Greenhouse gas emissions in EU Member States between 1990 and 2020, percentage change

Source: EEA

In all but 3 countries (Cyprus, Austria and Ireland) GHG emissions decreased between 1990 and 2020. In some cases the decline was more pronounced: in Malta it exceeded 90 percent and in Sweden it was close to 80 percent. But in the continent’s largest and most populous countries the reduction was smaller: 43% in Germany, 32% in Italy, 27% in France and just 5% in Spain.

However, it is important to stress that the 2020 figures may be misleading. This was in fact the year of Covid-19 lockdowns, during which many activities involving energy production or consumption came to a temporary halt. Overall, then, the drop is modest and far from the targets set by the European Green Deal. In fact, if we look at the variation between 1990 and 2019, instead of 2020, we see that Spain even saw an increase in greenhouse gas emissions (+14 percent) and that there are only three countries where the decrease exceeded 57 percent. These countries are Estonia, Romania and Lithuania, with reductions of over 60 percent.

Italy and European Green Deal targets

In Italy, greenhouse gas emissions are 32 percent lower in 2020 compared to 1990 levels. If we refer to 2019, then the reduction is 25 percent. But how does Italy perform when it comes to other targets?

As far as renewable energies are concerned, in 2022 the Commission set the goal of achieving renewable energy usage equal to 45 percent of total final consumption by 2030. In Italy, today, the share is 19 percent, according to Eurostat. This is just 6 percentage points more than in 2010 and slightly below the EU average of almost 22 percent.

Another element is the capacity of solar and wind power plants. To study this matter, Deutsche Welle used the estimates and projections of the Ember study centre. The unofficial target (since the Commission has not explicitly formulated one) would be to reach a wind power capacity of 476 Gw, and a solar power capacity of 600 Gw by 2030.

By 2021, Europe had reached 186.3 Gw of wind power and 110.7 Gw of solar power. Italy’s contribution was 11.3 Gw wind and 7.7 Gw solar, respectively. Wind power capacity in Italy increased by about 3 Gw between 2010 and 2021, while solar power more than halved, from 16.8 Gw in 2010 to 7.7 in 2021 (especially compared to 2020, when it reached 21.7 Gw).

Regarding the transport sector – a major contributor to air pollution – the target is to halve emissions from 2021 levels. This is in fact the last target proposed by the commission, in 2022. The goal is to then reduce emissions to zero by 2035.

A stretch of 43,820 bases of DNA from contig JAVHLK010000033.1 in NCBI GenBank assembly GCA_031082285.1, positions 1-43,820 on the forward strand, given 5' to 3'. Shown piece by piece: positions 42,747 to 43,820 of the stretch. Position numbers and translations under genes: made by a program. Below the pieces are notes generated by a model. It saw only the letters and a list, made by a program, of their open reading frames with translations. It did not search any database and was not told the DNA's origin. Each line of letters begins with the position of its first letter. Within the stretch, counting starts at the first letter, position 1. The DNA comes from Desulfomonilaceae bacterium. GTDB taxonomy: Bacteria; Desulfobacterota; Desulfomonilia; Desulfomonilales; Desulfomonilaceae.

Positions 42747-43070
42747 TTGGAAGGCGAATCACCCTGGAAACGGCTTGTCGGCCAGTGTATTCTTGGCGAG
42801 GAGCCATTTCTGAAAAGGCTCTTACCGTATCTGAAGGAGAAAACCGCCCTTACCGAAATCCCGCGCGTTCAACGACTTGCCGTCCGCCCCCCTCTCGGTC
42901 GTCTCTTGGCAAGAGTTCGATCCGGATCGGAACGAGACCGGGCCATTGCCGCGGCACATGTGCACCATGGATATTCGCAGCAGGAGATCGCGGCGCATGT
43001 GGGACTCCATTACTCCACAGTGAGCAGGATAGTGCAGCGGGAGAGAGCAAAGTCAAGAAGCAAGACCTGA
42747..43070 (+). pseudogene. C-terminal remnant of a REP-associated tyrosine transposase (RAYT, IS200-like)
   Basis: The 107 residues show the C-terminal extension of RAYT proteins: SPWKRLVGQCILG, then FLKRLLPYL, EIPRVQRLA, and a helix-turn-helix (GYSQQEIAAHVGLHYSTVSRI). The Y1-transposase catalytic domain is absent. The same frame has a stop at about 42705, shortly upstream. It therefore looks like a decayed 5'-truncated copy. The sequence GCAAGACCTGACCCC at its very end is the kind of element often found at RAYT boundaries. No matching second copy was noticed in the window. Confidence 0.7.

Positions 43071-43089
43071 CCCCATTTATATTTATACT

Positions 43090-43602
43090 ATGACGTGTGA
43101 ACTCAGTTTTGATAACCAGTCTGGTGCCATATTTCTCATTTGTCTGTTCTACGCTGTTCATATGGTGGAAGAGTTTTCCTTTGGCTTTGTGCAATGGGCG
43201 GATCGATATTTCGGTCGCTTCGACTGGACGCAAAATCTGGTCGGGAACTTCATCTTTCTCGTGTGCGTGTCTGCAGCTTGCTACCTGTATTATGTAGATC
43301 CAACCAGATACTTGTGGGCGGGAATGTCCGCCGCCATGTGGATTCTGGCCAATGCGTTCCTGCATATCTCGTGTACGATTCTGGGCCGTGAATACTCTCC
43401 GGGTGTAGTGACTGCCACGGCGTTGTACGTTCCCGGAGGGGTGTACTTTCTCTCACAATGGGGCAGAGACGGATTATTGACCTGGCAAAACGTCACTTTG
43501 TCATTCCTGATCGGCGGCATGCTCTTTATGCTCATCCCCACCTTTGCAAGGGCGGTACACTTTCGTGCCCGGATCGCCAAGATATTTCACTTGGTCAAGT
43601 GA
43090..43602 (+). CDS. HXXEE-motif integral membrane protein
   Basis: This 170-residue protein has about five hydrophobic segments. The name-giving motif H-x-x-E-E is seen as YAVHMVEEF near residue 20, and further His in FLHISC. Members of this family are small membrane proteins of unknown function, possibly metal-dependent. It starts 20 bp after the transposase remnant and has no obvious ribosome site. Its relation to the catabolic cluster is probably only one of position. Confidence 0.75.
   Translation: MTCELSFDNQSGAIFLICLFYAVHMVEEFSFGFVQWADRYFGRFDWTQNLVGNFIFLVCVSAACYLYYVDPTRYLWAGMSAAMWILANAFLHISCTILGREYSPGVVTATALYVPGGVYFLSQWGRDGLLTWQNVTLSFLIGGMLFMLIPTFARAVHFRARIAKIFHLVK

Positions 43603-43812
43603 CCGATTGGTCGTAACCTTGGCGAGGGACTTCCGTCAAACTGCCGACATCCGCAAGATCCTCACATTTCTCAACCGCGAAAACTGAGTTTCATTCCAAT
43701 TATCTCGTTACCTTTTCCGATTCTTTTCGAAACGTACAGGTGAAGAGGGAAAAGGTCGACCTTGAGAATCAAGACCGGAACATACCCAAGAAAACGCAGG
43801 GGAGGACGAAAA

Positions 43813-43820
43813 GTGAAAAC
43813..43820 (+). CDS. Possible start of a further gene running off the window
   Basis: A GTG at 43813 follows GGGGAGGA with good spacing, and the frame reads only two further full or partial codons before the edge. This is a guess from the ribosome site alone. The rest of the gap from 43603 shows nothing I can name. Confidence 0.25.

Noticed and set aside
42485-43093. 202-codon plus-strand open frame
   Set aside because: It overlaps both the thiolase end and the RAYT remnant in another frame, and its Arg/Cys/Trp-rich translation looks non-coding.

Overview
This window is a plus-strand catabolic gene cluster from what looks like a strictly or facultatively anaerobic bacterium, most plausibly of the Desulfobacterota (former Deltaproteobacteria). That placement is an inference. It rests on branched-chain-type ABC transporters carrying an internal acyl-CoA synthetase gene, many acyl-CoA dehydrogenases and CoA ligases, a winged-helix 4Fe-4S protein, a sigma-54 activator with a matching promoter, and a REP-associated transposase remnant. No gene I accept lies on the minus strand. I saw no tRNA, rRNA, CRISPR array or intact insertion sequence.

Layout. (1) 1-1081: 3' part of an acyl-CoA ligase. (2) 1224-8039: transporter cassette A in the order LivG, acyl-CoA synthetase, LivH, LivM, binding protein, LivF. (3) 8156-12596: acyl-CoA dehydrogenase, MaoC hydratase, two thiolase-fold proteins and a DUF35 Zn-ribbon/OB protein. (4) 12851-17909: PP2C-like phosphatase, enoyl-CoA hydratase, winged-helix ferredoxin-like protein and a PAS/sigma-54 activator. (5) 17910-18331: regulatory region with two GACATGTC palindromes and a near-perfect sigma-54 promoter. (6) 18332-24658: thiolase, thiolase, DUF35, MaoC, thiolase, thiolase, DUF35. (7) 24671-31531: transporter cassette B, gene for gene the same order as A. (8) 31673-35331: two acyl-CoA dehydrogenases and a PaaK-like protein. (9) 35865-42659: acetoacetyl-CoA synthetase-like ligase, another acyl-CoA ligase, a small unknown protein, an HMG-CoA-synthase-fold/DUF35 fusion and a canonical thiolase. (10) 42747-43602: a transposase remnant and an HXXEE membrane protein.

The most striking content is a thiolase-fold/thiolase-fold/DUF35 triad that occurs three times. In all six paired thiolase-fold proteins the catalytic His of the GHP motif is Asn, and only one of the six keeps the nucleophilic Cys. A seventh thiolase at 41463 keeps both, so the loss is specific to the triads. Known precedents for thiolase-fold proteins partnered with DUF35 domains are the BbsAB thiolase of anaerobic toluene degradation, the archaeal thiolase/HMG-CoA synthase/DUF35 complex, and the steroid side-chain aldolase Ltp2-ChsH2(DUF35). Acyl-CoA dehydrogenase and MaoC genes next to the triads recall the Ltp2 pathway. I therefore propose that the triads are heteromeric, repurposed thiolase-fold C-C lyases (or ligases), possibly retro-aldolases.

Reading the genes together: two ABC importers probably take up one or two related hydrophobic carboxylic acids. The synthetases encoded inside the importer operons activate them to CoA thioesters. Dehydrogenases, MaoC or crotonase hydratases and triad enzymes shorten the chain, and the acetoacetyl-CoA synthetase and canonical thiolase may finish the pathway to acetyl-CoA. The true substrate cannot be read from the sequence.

One of the ways to reduce emissions in the transport sector, besides promoting the use of public transport, is the increased diffusion of low-emission cars – even though such vehicles present other infrastructural and environmental challenges, such as the construction and disposal of lithium batteries. In a recent article, Openpolis also talked about the lack of recharging stations in Italy. By now, the widespread diffusion of low-emission vehicles and the total removal of polluting ones seems to be an obligatory step for ecological transition. But in Italy there is still a long way to go.

According to ISTAT‘s latest update on urban environments, on average, in capital cities and metropolitan cities, the number of low-emission cars is still way lower than that of more polluting cars. The proportion of such vehicles has nevertheless increased compared to five years ago, when it stood at 8.9 percent. Geographical differences are notable. In the north-east of the country, the share is close to 19 percent, while on the islands it remains below 7 percent.

The provincial capitals where the spread of low-emission cars exceeds 20 percent are all in Emilia-Romagna and Marche, with the exception of Rovigo (in Veneto). First among them is Macerata with 27.1 percent.

The lowest quotas are recorded on the islands – especially Sardinia, where all chief towns have an incidence of less than 6 percent – and in the areas closest to the Alpine arch. In the north, particularly low values are reported in the provincial capitals of Friuli-Venezia Giulia.

Original source: Original source: EDJNet – The European Data Journalism Network/

Saturday, 27 maggio 2023 – n°21/2023

On the cover: photo by Demiahl/Pixabay